On the 14th of April 2015, during the European Geosciences Union General Assembly in Vienna, we organized a thematic section on Conservation and Stratigraphic Paleobiology with contributions on taphonomy, palaeobiogeography and macroevolution.
Beside me, the session was organized by a cohort of European palaeobiologists, including James Nebelsick (University of Tübingen, Germany), Paolo Albano and Martin Zuschin (University of Vienna, Austria), Adam Tomašových (Slovak Academy of Sciences, Slovakia), Wolfgang Kiessling (University of Erlangen, Germany) and Andrzej Kaim (PolishAcademy of Sciences, Poland).
Comprising eleven oral presentations and fifteen posters, the Symposium was attended by a large number of scientists, an excellent result for a palaeontological session held at the EGU General Assembly, so much so that the Division on Stratigraphy, Sedimentology and Palaeontology have asked us to convene it again next year.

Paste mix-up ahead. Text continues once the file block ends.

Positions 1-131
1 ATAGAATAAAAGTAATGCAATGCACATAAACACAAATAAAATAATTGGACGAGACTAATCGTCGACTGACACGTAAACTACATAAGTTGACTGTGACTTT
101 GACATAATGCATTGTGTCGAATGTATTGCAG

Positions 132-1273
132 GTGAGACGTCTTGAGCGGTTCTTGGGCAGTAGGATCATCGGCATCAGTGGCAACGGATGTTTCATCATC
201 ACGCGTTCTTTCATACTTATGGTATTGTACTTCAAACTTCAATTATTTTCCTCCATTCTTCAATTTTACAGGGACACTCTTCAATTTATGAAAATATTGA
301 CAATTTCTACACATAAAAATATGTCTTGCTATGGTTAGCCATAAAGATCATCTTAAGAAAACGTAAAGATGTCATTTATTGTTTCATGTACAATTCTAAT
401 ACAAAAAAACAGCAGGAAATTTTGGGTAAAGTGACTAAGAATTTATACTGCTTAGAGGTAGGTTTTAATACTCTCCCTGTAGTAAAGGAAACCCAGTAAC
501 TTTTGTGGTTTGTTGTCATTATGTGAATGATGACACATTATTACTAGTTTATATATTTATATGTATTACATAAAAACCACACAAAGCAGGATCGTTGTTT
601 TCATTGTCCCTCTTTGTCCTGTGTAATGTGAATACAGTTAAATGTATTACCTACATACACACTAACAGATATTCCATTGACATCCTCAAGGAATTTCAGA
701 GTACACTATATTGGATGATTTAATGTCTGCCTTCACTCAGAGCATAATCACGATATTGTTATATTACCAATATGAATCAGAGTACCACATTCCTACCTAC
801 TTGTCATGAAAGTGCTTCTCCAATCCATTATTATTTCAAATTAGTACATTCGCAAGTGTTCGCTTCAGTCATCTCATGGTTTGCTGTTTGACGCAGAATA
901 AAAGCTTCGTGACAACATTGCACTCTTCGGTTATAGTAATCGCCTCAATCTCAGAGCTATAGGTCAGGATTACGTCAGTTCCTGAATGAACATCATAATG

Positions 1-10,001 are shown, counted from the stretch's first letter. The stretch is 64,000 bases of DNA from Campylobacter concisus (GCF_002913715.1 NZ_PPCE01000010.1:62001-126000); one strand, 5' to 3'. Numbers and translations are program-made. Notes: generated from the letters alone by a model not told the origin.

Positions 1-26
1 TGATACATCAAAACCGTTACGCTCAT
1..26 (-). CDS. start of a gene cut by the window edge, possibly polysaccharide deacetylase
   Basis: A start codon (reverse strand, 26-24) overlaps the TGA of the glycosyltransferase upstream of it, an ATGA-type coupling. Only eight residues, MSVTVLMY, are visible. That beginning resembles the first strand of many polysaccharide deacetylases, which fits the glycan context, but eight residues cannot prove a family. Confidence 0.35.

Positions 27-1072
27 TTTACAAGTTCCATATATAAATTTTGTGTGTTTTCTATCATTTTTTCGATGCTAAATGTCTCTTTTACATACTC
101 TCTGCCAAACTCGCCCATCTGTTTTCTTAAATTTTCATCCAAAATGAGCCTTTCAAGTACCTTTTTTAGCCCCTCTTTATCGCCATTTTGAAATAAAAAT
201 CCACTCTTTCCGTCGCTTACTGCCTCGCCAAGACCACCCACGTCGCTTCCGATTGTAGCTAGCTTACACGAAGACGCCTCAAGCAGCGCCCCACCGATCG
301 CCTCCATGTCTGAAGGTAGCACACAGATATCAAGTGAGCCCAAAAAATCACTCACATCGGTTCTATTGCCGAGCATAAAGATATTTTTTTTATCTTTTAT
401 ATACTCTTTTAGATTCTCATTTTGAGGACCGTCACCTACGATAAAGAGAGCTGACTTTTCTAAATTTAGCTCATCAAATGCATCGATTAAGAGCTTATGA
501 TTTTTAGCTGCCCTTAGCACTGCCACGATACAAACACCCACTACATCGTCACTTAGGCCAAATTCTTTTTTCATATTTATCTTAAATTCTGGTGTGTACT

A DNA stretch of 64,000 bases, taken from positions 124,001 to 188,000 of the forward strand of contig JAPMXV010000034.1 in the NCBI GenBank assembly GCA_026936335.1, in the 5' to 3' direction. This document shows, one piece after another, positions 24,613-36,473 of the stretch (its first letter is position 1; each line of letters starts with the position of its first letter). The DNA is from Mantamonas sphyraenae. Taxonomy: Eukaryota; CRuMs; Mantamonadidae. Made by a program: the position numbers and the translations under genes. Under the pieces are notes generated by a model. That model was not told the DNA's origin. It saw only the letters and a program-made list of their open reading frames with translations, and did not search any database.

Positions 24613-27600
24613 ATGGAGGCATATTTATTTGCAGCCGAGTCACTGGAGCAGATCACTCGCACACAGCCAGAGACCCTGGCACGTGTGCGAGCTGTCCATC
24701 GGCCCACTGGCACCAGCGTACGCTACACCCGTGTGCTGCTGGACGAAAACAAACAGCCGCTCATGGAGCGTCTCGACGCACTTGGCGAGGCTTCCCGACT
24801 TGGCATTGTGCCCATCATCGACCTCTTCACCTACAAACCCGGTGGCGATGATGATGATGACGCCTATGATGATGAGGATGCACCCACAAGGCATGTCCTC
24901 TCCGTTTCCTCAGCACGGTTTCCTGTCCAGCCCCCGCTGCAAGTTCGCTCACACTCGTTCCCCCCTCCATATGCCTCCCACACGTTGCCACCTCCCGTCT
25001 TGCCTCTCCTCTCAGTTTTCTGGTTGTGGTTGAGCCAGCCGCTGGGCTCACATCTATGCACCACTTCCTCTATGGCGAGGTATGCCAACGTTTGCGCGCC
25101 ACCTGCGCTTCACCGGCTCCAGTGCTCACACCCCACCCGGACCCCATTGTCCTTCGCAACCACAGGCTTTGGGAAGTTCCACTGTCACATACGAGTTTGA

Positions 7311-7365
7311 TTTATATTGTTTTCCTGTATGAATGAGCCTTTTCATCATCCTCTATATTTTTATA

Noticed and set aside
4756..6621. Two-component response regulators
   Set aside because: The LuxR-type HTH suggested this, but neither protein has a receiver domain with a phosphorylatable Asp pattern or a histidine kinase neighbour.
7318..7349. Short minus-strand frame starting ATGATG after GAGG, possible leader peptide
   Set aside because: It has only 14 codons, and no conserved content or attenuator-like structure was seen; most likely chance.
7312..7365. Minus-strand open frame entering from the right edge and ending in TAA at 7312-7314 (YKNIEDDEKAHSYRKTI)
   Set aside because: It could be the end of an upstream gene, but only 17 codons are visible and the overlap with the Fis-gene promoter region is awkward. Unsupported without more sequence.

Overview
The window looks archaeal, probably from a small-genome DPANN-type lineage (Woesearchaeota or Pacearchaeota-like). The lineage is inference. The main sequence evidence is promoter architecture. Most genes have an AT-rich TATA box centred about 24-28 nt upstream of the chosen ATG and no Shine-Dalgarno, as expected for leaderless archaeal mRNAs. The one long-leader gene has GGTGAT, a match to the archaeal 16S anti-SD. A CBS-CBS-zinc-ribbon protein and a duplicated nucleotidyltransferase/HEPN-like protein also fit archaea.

Steve Holland was the keynote speaker, sponsored by the Palaeontological Association. His keynote was on the stratigraphic palaeobiology of mass extinctions. He focused on the stratigraphic distribution of fossils across extinction events and, using numerical models and field-study examples, showed how the last occurrence of fossils does not generally indicate the time of extinction but is instead controlled by stratigraphic architecture (e.g. the presence of subaerial unconformities, flooding surfaces, surfaces of forced regression and condensed horizons). He concluded that many interpretations on the tempo of extinction based on stratigraphic patterns of last occurrences need to be re‑interpreted in light of the sequence stratigraphic record.
His paper has been recently published on the journal Palaeontology, and has won the 2015 Best Paper Prize of the journal!
A detailed report of the meeting can be found on the 90 Newsletter of the Palaeontological Association.